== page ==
Friday, January 28, 2022

Ngannou Coach Obsessed With UFC 220 Loss, Wife Growing Frustrated

Francis Ngannou‘s head coach is doing everything in his power to make sure his fighter is prepared for UFC 260 by painstakingly studying what went wrong three years ago.

At UFC 220, Francis Ngannou had his first world title shot, and it’s a night that he will never forget. In fact, the fight is so engraved in Ngannou’s memory that he has never even had a need to rewatch the fight in its entirety.

“I never watched the whole fight. Because I have it in memory,” Ngannou told ESPN in an interview released Wednesday. “But when I try to look (and watch that fight), I don’t recognize the guy. The guy looks like me, obviously. But for me, it’s not me. I’m like, what the heck (is) this guy doing? But once again, you have to go through some stuff like that sometimes in order to understand how it works.”

Fortunately for Ngannou, his head coach, Eric Nickswick, is spending an admittedly abormal amount of time rewatching the fight on Ngannou’s behalf, even at the expense of his home life, to ensure that no stone is left unturned prior to the epic UFC 260 rematch this Saturday night (h/t MMA Fighting).

“Every night. I watch it,” Nicksick told MMA Fighting. “It’s creepy as can be but I watch it every night. When I was on Fight Island, and the fight got announced, I started watching the tape and I’ve watched it numerous times prior to that but I just made it a nightly regimen for me. Just as far as mannerisms and watching movements and patterns.

Stipe Miocic defeats Francis Ngannou to defend heavyweight title at UFC 220  | MMA News | Sky Sports
Stipe Miocic Smoothers Francis Ngannou At UFC 220. Image Credit:

“It’s definitely overdoing it. It’s not healthy. I should turn it off, I will definitely admit but it’s just something that it’s almost been a valued tradition now. My wife is going to be over that pretty soon, too. I plug it on and watch it quite a bit.”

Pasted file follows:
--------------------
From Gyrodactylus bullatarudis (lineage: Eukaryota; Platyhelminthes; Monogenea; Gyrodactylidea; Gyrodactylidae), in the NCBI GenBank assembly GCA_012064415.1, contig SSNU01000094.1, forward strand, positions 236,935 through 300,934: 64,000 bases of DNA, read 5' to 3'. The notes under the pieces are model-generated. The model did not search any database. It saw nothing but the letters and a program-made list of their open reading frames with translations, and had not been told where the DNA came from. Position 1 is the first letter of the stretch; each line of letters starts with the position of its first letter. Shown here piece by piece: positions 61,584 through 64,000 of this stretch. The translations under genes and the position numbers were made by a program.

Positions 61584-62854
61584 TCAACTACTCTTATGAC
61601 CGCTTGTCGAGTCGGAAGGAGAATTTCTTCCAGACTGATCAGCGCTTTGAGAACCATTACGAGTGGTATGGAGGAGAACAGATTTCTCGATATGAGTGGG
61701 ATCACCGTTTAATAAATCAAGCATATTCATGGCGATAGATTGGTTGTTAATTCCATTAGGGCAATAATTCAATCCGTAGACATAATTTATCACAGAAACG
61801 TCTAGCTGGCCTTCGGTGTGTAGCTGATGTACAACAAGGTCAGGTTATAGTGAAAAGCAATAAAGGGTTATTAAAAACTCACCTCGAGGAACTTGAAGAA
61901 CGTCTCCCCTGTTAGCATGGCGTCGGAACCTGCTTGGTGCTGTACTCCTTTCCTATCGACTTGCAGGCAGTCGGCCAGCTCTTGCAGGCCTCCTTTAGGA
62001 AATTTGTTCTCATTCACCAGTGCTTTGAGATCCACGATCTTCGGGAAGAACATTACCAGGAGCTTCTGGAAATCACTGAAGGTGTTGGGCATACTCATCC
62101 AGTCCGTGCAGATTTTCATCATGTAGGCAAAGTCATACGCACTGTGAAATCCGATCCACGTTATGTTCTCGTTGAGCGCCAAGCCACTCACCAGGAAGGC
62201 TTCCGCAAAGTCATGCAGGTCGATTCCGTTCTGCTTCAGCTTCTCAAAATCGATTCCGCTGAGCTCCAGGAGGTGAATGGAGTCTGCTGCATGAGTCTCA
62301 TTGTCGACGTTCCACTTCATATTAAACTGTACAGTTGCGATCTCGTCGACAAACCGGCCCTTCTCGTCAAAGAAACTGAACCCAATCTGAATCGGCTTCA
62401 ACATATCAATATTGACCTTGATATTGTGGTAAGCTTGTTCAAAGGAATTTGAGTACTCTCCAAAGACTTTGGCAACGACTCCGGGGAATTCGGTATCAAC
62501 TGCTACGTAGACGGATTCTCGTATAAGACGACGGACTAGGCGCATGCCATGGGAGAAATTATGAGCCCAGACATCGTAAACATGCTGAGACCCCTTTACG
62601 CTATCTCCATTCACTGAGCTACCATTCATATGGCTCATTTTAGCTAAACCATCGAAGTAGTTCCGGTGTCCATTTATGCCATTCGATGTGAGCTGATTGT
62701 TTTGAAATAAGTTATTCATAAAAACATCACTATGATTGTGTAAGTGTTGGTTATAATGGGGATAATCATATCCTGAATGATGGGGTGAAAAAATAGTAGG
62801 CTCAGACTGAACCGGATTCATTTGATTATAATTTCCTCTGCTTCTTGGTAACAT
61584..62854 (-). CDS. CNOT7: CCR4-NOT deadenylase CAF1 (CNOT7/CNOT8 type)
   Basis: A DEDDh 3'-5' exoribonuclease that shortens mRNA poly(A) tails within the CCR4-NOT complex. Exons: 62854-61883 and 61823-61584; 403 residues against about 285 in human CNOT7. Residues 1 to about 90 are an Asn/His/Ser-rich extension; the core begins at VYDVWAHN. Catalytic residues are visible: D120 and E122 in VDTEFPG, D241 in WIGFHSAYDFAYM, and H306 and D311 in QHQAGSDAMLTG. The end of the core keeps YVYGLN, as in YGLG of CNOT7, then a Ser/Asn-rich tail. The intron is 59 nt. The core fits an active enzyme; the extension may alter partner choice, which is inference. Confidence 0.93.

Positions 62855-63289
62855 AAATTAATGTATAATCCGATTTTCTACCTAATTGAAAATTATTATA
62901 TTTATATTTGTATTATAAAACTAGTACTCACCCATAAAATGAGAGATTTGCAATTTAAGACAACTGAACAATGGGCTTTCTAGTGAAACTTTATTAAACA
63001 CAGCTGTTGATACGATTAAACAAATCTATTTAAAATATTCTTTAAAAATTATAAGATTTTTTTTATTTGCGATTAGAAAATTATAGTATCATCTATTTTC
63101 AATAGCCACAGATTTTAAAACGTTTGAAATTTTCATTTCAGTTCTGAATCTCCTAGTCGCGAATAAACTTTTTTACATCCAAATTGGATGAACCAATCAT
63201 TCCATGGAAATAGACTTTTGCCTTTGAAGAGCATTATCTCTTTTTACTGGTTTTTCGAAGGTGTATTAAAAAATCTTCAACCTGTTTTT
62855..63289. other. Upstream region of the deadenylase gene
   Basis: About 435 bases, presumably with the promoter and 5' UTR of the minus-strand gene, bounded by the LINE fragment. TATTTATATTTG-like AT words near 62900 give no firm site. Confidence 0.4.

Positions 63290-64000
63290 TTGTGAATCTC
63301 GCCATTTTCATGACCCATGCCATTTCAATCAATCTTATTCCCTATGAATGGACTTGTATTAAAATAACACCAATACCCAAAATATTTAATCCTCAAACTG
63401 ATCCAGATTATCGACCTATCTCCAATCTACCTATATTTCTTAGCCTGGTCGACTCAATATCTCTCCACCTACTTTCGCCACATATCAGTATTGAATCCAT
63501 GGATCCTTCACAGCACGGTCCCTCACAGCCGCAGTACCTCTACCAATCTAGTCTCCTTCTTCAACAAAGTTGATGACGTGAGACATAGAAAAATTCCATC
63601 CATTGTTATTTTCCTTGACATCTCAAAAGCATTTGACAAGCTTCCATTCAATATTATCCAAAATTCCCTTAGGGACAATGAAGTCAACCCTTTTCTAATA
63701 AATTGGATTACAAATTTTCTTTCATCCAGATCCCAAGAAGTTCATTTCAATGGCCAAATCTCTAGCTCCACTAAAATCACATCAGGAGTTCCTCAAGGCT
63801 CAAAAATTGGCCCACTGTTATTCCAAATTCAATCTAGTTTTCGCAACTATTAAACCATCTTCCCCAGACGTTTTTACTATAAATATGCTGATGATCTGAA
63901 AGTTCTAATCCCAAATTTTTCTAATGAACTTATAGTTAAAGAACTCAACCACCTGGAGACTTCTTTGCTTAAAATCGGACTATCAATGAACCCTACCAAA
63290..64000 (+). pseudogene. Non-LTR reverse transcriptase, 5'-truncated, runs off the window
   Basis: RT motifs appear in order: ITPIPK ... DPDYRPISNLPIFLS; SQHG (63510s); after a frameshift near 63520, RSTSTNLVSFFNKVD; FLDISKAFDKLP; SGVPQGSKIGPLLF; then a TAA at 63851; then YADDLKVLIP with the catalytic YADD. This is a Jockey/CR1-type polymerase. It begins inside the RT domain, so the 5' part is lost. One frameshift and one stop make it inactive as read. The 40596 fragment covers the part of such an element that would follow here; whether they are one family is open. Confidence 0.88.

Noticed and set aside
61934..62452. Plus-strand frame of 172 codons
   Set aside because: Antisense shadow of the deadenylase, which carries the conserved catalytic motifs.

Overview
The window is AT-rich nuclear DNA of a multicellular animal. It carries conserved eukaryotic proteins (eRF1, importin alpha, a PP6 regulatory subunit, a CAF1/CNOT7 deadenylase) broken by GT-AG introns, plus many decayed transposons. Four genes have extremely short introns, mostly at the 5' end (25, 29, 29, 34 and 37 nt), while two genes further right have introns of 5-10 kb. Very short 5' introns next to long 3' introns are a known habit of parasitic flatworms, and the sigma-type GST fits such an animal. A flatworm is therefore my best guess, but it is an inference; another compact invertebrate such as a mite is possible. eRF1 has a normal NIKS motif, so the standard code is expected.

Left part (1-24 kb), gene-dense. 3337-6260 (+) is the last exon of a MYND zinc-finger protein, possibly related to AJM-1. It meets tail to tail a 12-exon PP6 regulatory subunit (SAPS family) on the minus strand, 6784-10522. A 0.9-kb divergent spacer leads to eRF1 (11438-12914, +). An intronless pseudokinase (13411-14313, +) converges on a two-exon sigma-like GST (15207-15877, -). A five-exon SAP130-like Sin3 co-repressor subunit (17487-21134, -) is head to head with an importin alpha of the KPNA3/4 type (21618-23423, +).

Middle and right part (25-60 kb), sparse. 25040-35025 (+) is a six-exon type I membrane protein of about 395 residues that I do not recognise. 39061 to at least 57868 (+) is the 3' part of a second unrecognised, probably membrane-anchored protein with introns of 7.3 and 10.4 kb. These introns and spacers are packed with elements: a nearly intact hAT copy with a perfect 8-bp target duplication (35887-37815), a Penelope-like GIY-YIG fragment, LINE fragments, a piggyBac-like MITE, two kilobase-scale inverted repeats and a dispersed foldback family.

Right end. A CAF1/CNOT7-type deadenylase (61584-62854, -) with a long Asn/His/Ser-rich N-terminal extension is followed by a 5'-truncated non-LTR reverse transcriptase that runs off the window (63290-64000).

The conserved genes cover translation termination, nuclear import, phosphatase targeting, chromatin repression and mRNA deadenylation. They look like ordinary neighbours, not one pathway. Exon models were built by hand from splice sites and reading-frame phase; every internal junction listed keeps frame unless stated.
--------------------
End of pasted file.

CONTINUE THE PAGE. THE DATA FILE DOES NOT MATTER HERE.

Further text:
Turning Ngannou’s Weaknesses Into Strengths

We all would love to have someone in our corner, literally or figuratively, who is willing to exhibit this level of commitment to our success. This dedication certainly bodes well for the Cameroonian, who could serve as a prime example of just how much of a team sport MMA really is. Because if the fight this Saturday has a different outcome than the one-sided defeat Ngannou suffered three years ago, a large sum of credit would have to go to his team for adjustments made, particularly if Ngannou is able to continue performing well in an extended fight.

Nickswick’s nightly ritual has been put to good use, and he is sure that his fighter is well prepared for the occasion. Why? Because they’ve centered the attention on the problematic areas that were on full display at UFC 220.

“The exact analogy I told him was, look, if for some reason we didn’t throw one punch for an entire camp, you’re still going to hit hard but if you really double down on all these things you’re not really comfortable with yet and center our focus on those improvements, how do you think that’s going to make you? He said ‘that’s going to make me unstoppable.’ So I said let’s start doubling down on those areas of improvement and to his own admission, what aren’t you comfortable with? Cardio and this and this and this. OK, let’s start doubling down on that,” Nickswick shared.

Wrestling defense and the aforementioned cardio were the two holes in Ngannou’s game that Miocic exploited most in their first encounter. Today, Nickswick is confident that both these weaknesses and then some have been properly addressed. Come Saturday night, we will see if enough has been improved for Ngannou to capture the gold and thus enrich both the professional and personal lives of himself and his team.

How much improvement do you anticipate Ngannou has made in the three years since his first fight against Stipe Miocic?

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